You can never know how users plan to use your code. In your proposal, if a caller first looks up
HasNotes and only later
Notes, you'll have one SQL call too many as well: first the COUNT, and then the entire SELECT to populate
If you do know that users will never call
Notes, then your implementation make sense, but in that case, I'd suggest going all the way in that direction.
For instance, instead of trying to be smart about queries by guessing usage patterns in a model, you could make an explicit data access layer that performs exactly the right queries that are needed, and populates the model classes. The model classes are then reduced to simple data-holder classes. They might contain domain logic and validation logic and all that, but certainly no knowledge of the DB.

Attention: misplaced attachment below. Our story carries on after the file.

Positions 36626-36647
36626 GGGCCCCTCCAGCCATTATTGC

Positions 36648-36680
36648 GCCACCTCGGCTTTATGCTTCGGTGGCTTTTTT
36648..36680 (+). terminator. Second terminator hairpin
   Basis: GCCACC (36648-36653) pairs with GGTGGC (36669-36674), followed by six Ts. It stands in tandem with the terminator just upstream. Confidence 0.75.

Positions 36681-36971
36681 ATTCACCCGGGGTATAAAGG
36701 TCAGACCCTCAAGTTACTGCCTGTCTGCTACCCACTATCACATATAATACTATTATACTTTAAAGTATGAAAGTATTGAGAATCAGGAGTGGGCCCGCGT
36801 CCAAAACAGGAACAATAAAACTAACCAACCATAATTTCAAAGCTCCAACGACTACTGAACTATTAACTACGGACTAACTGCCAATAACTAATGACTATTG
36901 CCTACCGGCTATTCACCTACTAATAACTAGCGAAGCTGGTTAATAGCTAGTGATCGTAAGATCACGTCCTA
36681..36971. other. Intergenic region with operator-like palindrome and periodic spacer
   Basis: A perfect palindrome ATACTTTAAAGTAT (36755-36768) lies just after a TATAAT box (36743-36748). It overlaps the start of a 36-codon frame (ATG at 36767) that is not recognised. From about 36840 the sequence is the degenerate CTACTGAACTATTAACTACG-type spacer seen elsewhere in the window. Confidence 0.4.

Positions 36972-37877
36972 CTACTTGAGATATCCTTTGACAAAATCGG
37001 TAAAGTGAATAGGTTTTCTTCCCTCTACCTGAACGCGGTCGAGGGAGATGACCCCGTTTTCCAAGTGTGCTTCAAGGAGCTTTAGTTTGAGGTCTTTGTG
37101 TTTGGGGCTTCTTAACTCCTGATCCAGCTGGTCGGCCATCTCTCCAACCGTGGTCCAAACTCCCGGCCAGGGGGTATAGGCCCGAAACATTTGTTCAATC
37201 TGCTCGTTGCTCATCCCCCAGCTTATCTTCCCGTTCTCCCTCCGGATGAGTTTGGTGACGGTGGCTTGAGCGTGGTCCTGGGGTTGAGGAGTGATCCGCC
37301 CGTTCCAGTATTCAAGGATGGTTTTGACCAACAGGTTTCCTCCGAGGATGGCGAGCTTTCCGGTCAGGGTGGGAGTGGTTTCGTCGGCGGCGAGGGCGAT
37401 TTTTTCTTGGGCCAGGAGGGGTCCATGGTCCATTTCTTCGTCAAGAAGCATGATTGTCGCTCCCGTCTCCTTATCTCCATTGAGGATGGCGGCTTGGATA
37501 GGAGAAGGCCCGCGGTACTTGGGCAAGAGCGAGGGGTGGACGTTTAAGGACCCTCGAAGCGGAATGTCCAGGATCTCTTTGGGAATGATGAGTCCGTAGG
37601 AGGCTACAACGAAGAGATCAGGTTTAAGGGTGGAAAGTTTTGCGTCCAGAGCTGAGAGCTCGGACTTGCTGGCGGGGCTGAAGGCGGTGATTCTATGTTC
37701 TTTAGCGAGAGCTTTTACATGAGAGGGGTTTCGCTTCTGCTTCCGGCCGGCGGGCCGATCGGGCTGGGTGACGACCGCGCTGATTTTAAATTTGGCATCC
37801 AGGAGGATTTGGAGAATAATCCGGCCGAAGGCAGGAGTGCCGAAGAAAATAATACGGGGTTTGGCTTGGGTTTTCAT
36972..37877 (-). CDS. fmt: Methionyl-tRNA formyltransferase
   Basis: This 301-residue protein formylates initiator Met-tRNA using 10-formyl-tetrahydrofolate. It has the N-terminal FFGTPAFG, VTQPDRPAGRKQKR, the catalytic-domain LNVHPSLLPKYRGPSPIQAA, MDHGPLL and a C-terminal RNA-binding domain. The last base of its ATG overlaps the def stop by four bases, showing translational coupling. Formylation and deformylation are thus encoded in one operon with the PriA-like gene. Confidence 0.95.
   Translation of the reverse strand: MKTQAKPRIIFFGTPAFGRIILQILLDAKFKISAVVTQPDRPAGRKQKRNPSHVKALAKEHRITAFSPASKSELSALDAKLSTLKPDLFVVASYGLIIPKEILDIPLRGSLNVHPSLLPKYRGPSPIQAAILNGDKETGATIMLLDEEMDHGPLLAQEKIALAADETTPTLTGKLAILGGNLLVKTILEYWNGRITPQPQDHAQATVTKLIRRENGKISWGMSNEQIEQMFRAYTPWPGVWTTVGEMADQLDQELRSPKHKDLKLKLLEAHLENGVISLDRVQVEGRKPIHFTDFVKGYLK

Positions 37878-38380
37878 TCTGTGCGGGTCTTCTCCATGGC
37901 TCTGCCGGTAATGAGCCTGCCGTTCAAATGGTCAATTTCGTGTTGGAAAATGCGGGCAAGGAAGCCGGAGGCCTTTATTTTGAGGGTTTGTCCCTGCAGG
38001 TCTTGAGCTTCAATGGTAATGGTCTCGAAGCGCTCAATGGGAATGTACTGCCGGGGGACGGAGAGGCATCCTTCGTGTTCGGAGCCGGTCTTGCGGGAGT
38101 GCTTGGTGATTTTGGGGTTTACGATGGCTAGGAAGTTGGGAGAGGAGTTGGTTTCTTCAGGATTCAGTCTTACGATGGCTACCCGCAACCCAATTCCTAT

This is really the ORM vs DAO debate. Fowler has a nice short discussion of this debate here.
In general, I'd choose a clear approach:
- Try to be as automatically-smart as possible in the model classes. This is the NHibernate way. It yields an easy-to-use model layer that generates just a few queries too many. In that case, leave the smart stuff up to NHibernate and don't try to optimize your model classes prematurely.
- Don't even try to be smart, but leave it to the "user" to call the right methods that populate the model.
I feel that the approach you suggest is somewhere in the middle ("It's an optimization, but only if you call things this and this way"). This will confuse other developers, and yourself in a few months. Better to take a clear stance.